If a dog fatally mauls its owner's child, should the animal be killed or spared?

That's the question that will be debated in a Las Vegas courtroom after a southern Nevada toddler celebrating his first birthday was killed by a 6-year-old mastiff-Rhodesian ridgeback mix named Onion.

The boy's family voluntarily gave the animal up for euthanasia after the April 27 death of Jeremiah Eskew-Shahan. But the New York-based Lexus Project argues the animal should be sent to live at a sanctuary outside Denver because it didn't do anything wrong and was only following its nature.

Onion was slated to be killed on Tuesday, but an 11th hour court injunction on Monday delayed the death at least until a Friday hearing.

The boy's father, Christopher Shahan, told the Las Vegas Review-Journal the dog deserves to die. His son was at his grandmother's house in Henderson on his first birthday when he crawled to the sleeping dog and started petting him.

Officials said the 120-pound animal latched his jaws around the boy's head and began shaking him. The grandmother tried to pull the boy away. Other family members in the house rushed to help, but it was too late. The boy was flown to a hospital, where he was declared dead the next morning.

Rich Rosenthal, a New York-based lawyer who heads The Lexus Project, argued the child and his parents were at fault, not the dog, because the animal's nature is to attack if provoked while sleeping.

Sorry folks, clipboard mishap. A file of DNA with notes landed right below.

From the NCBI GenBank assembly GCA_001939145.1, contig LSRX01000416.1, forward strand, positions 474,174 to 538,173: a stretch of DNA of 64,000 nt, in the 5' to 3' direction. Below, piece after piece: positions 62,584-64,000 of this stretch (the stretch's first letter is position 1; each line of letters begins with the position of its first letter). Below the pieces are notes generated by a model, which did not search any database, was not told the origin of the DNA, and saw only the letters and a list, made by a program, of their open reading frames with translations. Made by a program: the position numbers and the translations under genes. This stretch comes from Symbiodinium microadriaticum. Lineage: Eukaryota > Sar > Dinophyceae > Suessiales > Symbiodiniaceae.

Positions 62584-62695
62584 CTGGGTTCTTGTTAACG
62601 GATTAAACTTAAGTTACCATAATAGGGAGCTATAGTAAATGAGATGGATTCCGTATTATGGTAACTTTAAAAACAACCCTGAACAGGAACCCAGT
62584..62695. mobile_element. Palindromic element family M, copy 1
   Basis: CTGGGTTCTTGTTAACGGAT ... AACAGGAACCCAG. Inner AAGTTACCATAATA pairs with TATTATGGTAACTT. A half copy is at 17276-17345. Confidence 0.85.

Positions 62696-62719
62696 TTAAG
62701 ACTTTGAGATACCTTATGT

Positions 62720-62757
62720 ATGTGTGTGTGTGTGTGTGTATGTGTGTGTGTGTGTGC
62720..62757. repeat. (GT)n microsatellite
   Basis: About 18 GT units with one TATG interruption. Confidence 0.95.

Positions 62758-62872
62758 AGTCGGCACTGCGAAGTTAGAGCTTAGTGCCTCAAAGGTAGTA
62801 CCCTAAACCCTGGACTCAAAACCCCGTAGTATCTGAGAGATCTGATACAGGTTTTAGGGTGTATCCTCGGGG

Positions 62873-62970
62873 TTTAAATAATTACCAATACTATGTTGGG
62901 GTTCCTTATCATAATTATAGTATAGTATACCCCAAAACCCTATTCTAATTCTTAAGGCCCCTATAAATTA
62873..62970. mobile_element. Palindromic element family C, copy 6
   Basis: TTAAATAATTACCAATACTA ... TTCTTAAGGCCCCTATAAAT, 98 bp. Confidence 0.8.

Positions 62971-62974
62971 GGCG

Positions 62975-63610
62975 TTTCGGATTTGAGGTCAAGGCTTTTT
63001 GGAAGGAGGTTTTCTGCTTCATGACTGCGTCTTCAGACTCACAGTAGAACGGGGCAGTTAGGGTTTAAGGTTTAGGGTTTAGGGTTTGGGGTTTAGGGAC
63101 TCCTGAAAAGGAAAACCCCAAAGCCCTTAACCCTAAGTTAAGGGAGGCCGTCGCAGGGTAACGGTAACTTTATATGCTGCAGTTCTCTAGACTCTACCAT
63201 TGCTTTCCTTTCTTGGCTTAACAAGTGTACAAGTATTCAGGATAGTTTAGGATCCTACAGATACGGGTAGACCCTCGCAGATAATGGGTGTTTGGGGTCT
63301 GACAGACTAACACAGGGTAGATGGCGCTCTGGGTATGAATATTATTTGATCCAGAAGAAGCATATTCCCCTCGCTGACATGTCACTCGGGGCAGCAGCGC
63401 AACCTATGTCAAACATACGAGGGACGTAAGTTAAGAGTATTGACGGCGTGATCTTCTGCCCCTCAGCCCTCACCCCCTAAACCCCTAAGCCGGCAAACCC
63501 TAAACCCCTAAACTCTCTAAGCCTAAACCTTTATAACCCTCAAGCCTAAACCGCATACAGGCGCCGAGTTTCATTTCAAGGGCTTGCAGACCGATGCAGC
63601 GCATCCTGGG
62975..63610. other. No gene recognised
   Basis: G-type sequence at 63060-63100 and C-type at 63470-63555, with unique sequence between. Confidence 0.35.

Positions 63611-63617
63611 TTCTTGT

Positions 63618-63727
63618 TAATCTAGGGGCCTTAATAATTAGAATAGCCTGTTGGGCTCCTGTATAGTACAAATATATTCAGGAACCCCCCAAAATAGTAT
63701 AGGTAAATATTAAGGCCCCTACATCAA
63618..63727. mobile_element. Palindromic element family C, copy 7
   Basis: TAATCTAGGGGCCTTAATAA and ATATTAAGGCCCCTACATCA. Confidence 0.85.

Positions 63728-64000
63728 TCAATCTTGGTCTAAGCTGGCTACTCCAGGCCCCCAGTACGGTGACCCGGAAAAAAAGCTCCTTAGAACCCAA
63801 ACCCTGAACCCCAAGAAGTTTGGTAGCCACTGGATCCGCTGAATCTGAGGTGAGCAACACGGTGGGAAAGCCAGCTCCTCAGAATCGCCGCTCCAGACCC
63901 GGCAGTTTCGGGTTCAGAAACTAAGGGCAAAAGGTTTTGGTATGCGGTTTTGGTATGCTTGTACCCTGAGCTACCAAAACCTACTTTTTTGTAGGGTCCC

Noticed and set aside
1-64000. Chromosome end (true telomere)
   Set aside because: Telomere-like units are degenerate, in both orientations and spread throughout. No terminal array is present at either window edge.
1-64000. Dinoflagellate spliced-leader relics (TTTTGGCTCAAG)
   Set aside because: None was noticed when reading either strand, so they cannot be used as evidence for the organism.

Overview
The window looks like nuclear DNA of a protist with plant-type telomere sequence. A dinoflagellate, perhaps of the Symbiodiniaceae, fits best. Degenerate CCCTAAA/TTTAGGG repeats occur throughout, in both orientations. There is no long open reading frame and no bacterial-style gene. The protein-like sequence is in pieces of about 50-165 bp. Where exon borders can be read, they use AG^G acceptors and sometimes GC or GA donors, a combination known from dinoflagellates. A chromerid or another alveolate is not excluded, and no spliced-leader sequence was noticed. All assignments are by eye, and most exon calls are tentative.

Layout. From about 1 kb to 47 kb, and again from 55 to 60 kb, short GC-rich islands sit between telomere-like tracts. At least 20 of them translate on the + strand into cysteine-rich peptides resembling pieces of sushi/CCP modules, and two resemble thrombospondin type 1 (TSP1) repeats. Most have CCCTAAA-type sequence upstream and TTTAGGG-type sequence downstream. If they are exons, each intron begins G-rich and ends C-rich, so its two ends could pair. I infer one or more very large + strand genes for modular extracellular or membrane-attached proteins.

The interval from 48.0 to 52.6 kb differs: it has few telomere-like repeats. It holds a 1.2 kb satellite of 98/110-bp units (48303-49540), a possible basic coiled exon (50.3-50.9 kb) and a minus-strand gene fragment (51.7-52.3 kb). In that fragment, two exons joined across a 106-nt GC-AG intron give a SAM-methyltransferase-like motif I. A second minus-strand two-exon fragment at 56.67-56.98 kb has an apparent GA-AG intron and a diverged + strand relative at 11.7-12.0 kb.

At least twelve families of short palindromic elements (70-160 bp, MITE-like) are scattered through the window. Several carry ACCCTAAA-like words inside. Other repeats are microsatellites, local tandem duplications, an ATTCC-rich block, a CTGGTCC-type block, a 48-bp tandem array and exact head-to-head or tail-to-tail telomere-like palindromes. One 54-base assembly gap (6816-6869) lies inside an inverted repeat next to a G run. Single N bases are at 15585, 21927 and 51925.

"I'm sure the parents are going through their own hell of how could we have let this happen, but killing the dog won't bring the child back," Rosenthal said. "Something grabbed the dog by the hair while it was sleeping and it reacted. In his mind, he didn't do anything other than what's normal for a dog to do."

The family could not immediately be reached Tuesday by The Associated Press for comment.

Under local laws, an animal is declared vicious and slated for euthanasia if it causes substantial bodily harm or death to a person.

"If people are interested in saving animals, I have a shelter filled with cats and dogs that could be adopted today," Henderson police spokesman Keith Paul said.

The Shahan family acquired the dog when it was a puppy and said Onion had never shown aggression toward people. Before the attack, the boy often played with the dog without incident, they said.


Information from: Las Vegas Review-Journal, http://www.lvrj.com